Concluding Thoughts on Raisins and Keto

In summary, while raisins offer certain nutritional benefits, such as providing potassium, iron, and some B-vitamins, their high carbohydrate content makes them unsuitable for a ketogenic lifestyle. Their inclusion in a ketogenic diet could potentially disrupt the metabolic state of ketosis, which is the core principle of such a diet.

Raisins also have a medium glycemic index, which means they cause a moderately quick rise in blood sugar levels, another aspect that doesn't align well with a low-carb ketogenic diet.

However, the keto universe is expansive, packed with numerous alternatives that can effectively replicate the texture and taste of raisins without compromising on the diet. Berries, chia seeds, cocoa nibs, and unsweetened coconut flakes are some viable alternatives that can provide sweetness and added health benefits with significantly fewer carbs.

Explore our Is It Keto Knowledge Hub.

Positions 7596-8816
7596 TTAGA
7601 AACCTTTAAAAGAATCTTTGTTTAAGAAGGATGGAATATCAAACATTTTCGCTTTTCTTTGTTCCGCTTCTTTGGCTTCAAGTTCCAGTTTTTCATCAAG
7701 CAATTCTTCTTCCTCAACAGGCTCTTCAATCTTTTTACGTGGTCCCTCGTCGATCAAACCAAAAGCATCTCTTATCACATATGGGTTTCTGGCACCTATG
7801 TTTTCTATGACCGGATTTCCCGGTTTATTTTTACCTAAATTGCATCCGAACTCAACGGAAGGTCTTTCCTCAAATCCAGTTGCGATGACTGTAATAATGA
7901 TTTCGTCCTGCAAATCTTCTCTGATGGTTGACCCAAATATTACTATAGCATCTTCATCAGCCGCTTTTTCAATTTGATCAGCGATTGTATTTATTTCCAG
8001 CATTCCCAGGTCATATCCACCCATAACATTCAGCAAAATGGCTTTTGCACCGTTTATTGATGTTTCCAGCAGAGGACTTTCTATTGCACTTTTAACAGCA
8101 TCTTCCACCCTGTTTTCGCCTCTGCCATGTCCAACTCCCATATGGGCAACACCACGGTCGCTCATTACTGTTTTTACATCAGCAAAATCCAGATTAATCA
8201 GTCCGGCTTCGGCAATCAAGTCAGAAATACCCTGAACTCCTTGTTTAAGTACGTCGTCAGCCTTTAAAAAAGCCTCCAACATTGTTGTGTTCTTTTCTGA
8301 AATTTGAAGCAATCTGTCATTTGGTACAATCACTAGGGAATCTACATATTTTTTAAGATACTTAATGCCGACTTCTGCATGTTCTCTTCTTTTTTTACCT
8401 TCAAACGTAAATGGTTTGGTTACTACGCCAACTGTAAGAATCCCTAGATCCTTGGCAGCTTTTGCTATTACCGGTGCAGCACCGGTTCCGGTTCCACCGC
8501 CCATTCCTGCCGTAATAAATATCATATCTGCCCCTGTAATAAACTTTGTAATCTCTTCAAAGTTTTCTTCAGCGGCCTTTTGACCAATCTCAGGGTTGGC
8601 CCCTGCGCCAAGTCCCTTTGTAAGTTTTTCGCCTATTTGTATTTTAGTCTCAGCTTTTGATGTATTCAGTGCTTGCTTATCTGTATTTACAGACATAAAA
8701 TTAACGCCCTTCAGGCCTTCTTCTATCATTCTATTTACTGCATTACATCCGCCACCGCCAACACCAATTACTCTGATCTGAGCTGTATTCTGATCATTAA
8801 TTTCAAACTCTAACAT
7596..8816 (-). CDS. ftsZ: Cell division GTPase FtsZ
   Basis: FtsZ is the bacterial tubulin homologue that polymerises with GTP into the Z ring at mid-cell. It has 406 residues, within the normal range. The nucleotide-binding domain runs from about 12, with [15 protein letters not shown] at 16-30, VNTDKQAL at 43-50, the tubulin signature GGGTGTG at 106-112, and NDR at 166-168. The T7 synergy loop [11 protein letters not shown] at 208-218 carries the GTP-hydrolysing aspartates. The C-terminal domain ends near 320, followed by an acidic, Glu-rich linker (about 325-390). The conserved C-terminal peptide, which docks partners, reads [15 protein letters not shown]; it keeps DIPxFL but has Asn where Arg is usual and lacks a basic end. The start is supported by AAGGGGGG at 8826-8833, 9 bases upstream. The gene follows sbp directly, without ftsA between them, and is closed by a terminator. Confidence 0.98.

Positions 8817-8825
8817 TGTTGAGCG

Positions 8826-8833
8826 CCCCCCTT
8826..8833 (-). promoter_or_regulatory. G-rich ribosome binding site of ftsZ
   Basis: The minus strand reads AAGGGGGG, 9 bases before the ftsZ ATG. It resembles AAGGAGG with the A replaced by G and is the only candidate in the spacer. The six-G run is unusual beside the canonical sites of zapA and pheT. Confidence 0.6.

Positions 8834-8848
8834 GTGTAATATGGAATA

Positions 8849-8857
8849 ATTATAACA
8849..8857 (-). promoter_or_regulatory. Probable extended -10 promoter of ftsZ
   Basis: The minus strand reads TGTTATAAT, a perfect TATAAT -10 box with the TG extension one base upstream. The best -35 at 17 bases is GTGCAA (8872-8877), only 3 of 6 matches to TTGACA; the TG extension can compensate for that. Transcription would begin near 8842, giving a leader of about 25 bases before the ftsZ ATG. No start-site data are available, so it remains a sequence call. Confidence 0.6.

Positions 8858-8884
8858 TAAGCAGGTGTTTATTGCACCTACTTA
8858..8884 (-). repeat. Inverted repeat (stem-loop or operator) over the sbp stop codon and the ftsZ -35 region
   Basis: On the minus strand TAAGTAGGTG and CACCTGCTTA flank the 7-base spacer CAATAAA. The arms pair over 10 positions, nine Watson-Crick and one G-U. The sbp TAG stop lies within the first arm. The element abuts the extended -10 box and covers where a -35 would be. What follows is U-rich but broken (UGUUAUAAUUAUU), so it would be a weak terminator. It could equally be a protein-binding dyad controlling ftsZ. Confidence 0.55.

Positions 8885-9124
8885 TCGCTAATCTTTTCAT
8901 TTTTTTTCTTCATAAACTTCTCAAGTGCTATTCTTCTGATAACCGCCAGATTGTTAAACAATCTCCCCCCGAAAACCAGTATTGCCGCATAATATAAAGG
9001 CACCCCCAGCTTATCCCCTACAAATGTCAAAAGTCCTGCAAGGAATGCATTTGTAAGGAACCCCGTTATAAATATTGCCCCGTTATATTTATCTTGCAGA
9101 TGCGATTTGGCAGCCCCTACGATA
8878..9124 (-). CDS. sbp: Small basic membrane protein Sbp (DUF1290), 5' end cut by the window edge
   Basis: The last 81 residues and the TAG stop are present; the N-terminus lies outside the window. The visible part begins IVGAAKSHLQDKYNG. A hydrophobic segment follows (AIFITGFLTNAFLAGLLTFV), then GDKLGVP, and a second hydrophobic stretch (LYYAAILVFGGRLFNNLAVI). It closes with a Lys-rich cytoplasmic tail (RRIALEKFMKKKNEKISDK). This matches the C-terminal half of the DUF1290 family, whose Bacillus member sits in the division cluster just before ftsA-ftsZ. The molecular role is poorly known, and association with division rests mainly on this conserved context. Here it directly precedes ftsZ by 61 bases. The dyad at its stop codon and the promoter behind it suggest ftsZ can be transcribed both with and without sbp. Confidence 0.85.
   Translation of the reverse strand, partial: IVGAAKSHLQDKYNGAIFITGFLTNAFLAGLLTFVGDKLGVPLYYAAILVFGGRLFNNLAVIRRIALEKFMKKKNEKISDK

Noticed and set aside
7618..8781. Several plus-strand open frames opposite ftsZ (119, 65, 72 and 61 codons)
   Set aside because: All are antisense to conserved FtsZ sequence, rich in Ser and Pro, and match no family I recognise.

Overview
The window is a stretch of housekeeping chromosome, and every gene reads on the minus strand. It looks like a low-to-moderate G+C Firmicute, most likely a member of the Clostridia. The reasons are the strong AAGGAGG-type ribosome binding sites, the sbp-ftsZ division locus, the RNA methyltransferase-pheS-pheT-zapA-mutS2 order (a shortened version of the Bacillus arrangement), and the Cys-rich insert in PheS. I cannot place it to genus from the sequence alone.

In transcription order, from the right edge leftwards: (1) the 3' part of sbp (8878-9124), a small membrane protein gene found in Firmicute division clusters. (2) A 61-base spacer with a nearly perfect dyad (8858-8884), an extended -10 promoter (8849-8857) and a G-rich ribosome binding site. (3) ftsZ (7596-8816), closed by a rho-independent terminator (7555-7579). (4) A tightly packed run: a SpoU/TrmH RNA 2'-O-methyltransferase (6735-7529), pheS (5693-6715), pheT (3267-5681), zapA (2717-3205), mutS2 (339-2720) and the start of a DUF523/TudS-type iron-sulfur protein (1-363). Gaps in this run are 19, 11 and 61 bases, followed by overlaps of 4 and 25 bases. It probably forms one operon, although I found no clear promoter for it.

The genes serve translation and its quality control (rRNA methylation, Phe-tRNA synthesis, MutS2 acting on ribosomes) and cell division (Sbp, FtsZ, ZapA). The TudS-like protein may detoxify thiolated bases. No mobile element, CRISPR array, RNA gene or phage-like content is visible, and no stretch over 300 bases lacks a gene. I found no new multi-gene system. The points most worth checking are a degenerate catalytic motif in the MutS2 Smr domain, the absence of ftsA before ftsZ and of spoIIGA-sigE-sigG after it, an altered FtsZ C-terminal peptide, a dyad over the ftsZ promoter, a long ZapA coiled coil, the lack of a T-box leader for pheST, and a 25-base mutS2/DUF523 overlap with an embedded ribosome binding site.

Are Fruit Keto-Friendly

Cast Iron Keto's Editorial and Research Standards

Certain rare or exotic food items may not have nutritional profiles in the FoodData Central database. If an exact match is not found in the FoodData Central database, then, the Cast Iron Keto team utilizes a three-prong approach to provide readers with the closest relevant nutritional data, where possible.

First, in the event that nutritional profiles for a rare or exotic food item is not available in the FoodData Central database, we investigate alternative names for that particular food item and use that data, when possible. Second, in cases where no alternate names exist, Cast Iron Keto will use nutritional data for a close relative or similar food item. Finally, if no close relatives or similar items exist, we refrain from publishing nutrient data tables.